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Editorials |

Pneumothorax and Air Travel: Lessons Learned From a Bag of Chips

Michael H. Baumann, MD, MS, FCCP
Author and Funding Information

Correspondence to: Michael H. Baumann, MD, MS, FCCP, Chief Quality Officer, Professor of Medicine, University of Mississippi Health Care, 2500 North State St, Jackson, MS, FCCP, 39216; e-mail: mbaumann@medicine.umsmed.edu

Dr. Baumann is Chief Quality Officer, Professor of Medicine, University of Mississippi Health Care.


The author has reported to the ACCP that no significant conflicts of interest exist with any companies/organizations whose products or services may be discussed in this article.

Reproduction of this article is prohibited without written permission from the American College of Chest Physicians (www.chestjournal.org/site/misc/reprints.xhtml).


© 2009 American College of Chest Physicians


Chest. 2009;136(3):655-656. doi:10.1378/chest.09-0891
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Extract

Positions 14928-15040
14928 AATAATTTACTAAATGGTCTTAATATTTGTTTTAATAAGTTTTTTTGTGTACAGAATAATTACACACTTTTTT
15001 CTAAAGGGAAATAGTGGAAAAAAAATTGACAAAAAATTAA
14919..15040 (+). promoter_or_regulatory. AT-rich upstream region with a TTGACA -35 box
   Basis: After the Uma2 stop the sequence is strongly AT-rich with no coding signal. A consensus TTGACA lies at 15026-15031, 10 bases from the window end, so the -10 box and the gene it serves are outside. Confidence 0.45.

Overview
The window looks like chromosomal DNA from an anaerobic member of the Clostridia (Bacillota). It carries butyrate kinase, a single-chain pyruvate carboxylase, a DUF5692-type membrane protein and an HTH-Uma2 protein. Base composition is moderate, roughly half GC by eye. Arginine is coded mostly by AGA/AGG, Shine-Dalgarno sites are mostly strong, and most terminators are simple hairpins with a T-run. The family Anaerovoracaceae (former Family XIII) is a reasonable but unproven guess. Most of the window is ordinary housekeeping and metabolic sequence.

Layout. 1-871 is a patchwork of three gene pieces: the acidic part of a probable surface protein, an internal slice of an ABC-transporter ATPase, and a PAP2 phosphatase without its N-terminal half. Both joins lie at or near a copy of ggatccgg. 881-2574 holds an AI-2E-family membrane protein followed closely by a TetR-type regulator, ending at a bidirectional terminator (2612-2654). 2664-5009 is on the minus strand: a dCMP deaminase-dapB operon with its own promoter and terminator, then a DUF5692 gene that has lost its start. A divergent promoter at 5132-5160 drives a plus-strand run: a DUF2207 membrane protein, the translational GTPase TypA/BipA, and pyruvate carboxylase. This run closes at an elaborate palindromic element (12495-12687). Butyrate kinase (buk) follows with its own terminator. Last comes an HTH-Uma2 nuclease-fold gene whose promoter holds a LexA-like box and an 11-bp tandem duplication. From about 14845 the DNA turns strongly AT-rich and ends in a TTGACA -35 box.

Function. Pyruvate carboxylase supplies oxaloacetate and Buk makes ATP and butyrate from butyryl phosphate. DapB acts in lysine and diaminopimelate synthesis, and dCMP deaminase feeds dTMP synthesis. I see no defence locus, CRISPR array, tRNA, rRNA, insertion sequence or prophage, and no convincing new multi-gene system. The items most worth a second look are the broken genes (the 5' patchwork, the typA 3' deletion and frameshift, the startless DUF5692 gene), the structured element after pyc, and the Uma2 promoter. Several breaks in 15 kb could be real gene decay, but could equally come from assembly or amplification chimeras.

Considerable information regarding air travel and the indications for oxygen supplementation is available.1 By contrast, little information exists regarding the air travel-related risks of pneumothorax and the implications for subsequent air travel after a pneumothorax event. Direction is provided by Taveira-DaSilva and colleagues2 in this issue of CHEST (see page 665). This retrospective review of subjects enrolled in research protocols at the National Institutes of Health Clinical Research Center finds a low risk (or coincidental association) among lymphangioleiomyomatosis (LAM), air travel, and pneumothorax development. Acknowledged is a potential selection bias, creating an underreporting of pneumothorax events. In addition, no direct causation link can be made between air travel and pneumothorax events due to the absence of pretravel radiographs. No new pneumothoraces were observed in patients with sarcoidosis or idiopathic pulmonary fibrosis that traveled to National Institutes of Health, with similar reporting limitations. β error may play a role in not establishing a clear link between air travel and pneumothorax development. This study improves on prior reported pneumothorax events in LAM patients3 by including a more complete review of radiographic information, and, provides physicians and patients with information previously unavailable for patients with LAM, sarcoidosis, and idiopathic pulmonary fibrosis regarding air travel-related pneumothorax risks.

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